Nov 21st 1915
My dear Mother
It is a long time since I wrote, but I particularly mentioned in my letter to Mela some days ago that I wanted her to pass on any news as I was uncertain how soon I should be able to write; so I expect you will know before getting this that I am really back at work again at last. I embarked a week ago today, but rough weather delayed our landing until Tuesday morning and I ultimately reached here that night. It was very nice seeing old faces again; unfortunately not many of them, but sufficient to make it still the old regiment. All except the quartermaster were away at the time I left, several sick and some we had left in England where we were slightly over strength.
I find it quite difficult to accustom myself to the conditions here. By comparison with my later experiences I had come to regard my first trial of trench warfare as a very quiet and peaceful affair – so much so that it scarcely seemed worthy of much reference. But compared with this it was most strenuous. I really believe you could jump over the parapet and walk about in broad daylight for a quarter of a minute and stand an excellent chance of never being noticed – let alone hit! I don’t propose to try it though. I think the wily Turk, having put up plenty of wire is probably turning all his attention to making himself thoroughly comfortable for the winter. We cannot see much of him as the rest of a slight hill lies between our front lines of trench, which are roughly 200 yards apart I should say. Occasionally we get a few shells from our left flank, but there is little more to worry about.
I have been given a company for the time being; so I was very glad to arrive while they were in reserve. Last night we took over the firing line trenches again. I had time meanwhile to find out a bit about things, and pick up the threads. There are heaps of little routine matters to get hold of which vary from time to time and according to the taste of the CO and so forth. I may perhaps get put on to the job of brigade machine gun officer, but as I have gone so long without being called upon I am very doubtful whether they will do so now. An officer junior to me is doing it at present.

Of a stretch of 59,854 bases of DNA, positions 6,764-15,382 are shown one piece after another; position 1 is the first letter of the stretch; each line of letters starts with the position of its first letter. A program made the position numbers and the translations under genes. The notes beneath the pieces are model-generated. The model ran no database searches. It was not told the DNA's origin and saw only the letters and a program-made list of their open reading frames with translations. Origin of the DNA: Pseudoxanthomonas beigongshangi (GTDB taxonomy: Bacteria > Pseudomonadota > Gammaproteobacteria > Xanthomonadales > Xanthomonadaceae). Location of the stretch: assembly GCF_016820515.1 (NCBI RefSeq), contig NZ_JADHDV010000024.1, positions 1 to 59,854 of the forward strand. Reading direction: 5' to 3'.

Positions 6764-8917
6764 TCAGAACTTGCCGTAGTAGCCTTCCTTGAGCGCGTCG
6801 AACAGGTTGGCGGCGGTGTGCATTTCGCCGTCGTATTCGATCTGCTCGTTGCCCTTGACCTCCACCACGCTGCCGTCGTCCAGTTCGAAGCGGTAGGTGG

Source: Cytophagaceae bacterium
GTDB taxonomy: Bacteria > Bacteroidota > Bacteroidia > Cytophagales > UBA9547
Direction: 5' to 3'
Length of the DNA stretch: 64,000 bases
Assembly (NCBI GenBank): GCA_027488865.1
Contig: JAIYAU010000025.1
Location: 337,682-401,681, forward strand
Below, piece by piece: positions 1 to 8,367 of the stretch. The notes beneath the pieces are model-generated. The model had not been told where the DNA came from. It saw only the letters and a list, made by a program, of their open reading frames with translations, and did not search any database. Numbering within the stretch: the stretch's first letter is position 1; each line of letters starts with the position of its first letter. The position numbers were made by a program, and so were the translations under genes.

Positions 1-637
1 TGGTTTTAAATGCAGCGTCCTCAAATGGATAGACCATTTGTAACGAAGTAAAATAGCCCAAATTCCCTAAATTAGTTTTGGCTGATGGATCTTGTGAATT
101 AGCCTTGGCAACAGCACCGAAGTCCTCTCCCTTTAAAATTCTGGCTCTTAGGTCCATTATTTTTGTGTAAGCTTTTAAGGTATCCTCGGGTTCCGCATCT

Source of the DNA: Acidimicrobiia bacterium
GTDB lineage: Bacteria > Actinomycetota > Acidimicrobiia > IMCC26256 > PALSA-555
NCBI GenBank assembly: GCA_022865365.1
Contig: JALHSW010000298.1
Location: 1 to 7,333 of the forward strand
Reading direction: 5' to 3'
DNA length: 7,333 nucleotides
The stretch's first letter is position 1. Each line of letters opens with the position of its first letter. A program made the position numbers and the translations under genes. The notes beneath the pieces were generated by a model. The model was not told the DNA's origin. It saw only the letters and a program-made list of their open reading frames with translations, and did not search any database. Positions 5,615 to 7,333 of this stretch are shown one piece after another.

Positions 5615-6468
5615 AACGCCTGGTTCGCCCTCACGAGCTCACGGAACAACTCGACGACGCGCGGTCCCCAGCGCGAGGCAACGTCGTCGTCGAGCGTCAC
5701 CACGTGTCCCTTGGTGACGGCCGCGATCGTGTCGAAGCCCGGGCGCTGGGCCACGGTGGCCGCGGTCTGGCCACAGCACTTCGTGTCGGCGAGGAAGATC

The rations issued here are very good indeed, for the best I have experienced out of England considering the difficulties involved in supply, I think they are excellent. It is getting decidedly cold, and there has been a biting north-easter the last two days. Luckily I am well supplied with all sorts of warm clothing. By the way I had a tremendous slice of luck in finding my valise on the beach the afternoon of my arrival. I think it had been sent there by mistake after being labelled to me at Lemnos! Anyhow I have recovered most of my last belongings with it and have great hopes that a few more may yet be found later on. I have had some fairly recent letters since getting here; one from Father came today, which was posted about the end of last month. I was interested to hear of his meeting Sgt Bloomer who could tell him lots of little things that one doesn’t care to put down on paper. I am very fit, and if active service were never worse than the past five days have been I shouldn’t be quite so persistently anxious for the war to come to an end. I have been much more uncomfortable on peace manoeuvres at times.
I am afraid I have hopelessly missed your birthday; but you must make the best of this in place of your birthday letter. I expect the men will do well at Christmas; I hope bad weather won’t hold up the presents they get sent them.
Love to all from your affectionate son
Cyril E Sladden